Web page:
Our student and Junior Dean Maximilian Buston (DPhil Archaeology) writes about his current research.
The reader may ask, and I have often asked this question myself, if I ought to have spent so much love and labour on pins, but it just happened – the words of Paul Jacobsthal (1956) on Greek dress pins found in tombs and sanctuaries, 3000 alone from the celebrated Argive Heraion.
My subject matter, fibulae, were gradually adopted in the Aegean in the 13th and 12th Centuries BC during the peak and collapse of Bronze Age palaces such as Mycenae and Knossos. They were worn by men and women to fasten cloth and cloaks. It’s easy to underestimate the importance of the invention of the spring – and thus ancient safety pin – where before things were fastened with string or a straight pin. Indeed whole new fashions of dress were enabled, even affecting cultural traditions such as dance and sitting, hence ladies sit on chairs (rather than the floor) in Greek vase paintings. Moreover it is their dedication as votive offerings that betray deeper social diversity and interaction across the Aegean. My interest is not only the social diversity within communities but the spectacularly divergent political and social institutions that are later found in the Archaic period (8th-6th Century BC).
A heavily corroded fibula from the Knossos North Cemetery. At the end of March 2014 I studied 50 fibulae in the Stratigraphic Museum at Knossos on Crete.
A characteristic ivory spectacle fibula of the 7th Century BC found in an Early Orientalising cremation urn at Knossos. These have been found across the Central Mediterranean and North Africa.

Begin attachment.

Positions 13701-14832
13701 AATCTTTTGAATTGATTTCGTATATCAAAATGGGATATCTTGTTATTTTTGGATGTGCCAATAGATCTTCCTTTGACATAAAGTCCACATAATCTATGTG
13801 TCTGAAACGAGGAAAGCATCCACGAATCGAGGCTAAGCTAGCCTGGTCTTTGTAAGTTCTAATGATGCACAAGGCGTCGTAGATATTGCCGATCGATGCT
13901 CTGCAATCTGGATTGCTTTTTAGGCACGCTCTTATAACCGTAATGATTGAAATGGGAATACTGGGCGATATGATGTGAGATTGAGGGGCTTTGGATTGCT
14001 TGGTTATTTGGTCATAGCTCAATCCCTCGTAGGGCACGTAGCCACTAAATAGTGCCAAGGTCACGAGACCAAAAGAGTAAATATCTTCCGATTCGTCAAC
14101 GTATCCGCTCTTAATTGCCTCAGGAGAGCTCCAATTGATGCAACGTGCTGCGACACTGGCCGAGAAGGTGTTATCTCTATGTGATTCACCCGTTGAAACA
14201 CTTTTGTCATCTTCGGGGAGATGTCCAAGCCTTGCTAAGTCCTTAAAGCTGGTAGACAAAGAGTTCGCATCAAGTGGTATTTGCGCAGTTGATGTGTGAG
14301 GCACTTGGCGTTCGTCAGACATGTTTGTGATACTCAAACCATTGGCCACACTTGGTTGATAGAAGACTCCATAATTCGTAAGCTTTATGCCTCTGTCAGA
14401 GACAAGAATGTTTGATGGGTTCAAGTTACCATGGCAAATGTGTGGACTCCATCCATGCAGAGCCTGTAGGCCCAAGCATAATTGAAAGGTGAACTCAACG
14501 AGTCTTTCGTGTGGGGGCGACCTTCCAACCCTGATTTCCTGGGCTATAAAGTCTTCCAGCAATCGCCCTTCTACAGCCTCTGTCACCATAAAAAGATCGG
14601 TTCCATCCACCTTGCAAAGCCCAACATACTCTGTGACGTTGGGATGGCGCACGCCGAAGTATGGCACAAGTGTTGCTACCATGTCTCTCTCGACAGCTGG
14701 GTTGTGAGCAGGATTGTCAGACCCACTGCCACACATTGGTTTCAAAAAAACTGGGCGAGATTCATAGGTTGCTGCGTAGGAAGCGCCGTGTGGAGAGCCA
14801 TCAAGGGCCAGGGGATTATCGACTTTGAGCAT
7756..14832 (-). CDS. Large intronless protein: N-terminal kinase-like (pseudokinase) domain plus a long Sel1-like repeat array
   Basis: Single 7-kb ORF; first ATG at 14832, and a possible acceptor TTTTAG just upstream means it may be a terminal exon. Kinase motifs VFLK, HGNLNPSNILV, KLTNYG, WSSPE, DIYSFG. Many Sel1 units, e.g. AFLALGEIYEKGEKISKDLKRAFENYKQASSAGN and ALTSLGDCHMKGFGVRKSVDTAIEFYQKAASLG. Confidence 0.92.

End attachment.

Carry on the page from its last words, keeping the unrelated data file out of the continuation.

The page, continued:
Another part of my research concerns so-called ‘defensible sites’ that proliferate in Crete at the beginning of the 12th Century BC. One site, Pandanassa Veni, a table-like mountain in the Rethymnon Isthmus is of particular interest. The summit measures c. 1000 x 400 m and houses a city occupied for 1000 years that is yet to be excavated. The neighbouring site of Thronos Kephala (3 km as the crow flies) has been associated with the fabled city of ancient Sybrita, but it does not hold the astonishing views and sense of power that the landscape of Pandanassa Veni readily projects.
The table-like mountain of Pandanassa Veni, some 750 masl, Crete.
Now back in Oxford my focus will turn to studying fibulae in Oxford’s Ashmolean before a trip to the National Archaeological Museum of Athens next year. Whilst I was away the short-term accommodation at Kellogg, 12 Bradmore Road, was finally made complete in that a celebrated wallpaper designed by Louis-Hippolyte Lebas in 1818 was hung in the guest washroom. This is my favourite room in the building and can be found under the stairs on the basement level. The wallpaper depicts vignettes of Paris and over it I hung a picture of Oxford c. 1860 that I found amongst Kellogg’s art collection. For the neighbouring living room feel free to browse my blog at Distinctive Interiors.
Les Vues de Paris, designed by Louis-Hippolyte Lebas in 1818 with sheer stripe Roman Blinds from the USA, in the guest washroom in 12 Bradmore Road. Framed is an Oxford engraving c. 1860.
Maximilian Buston, Junior Dean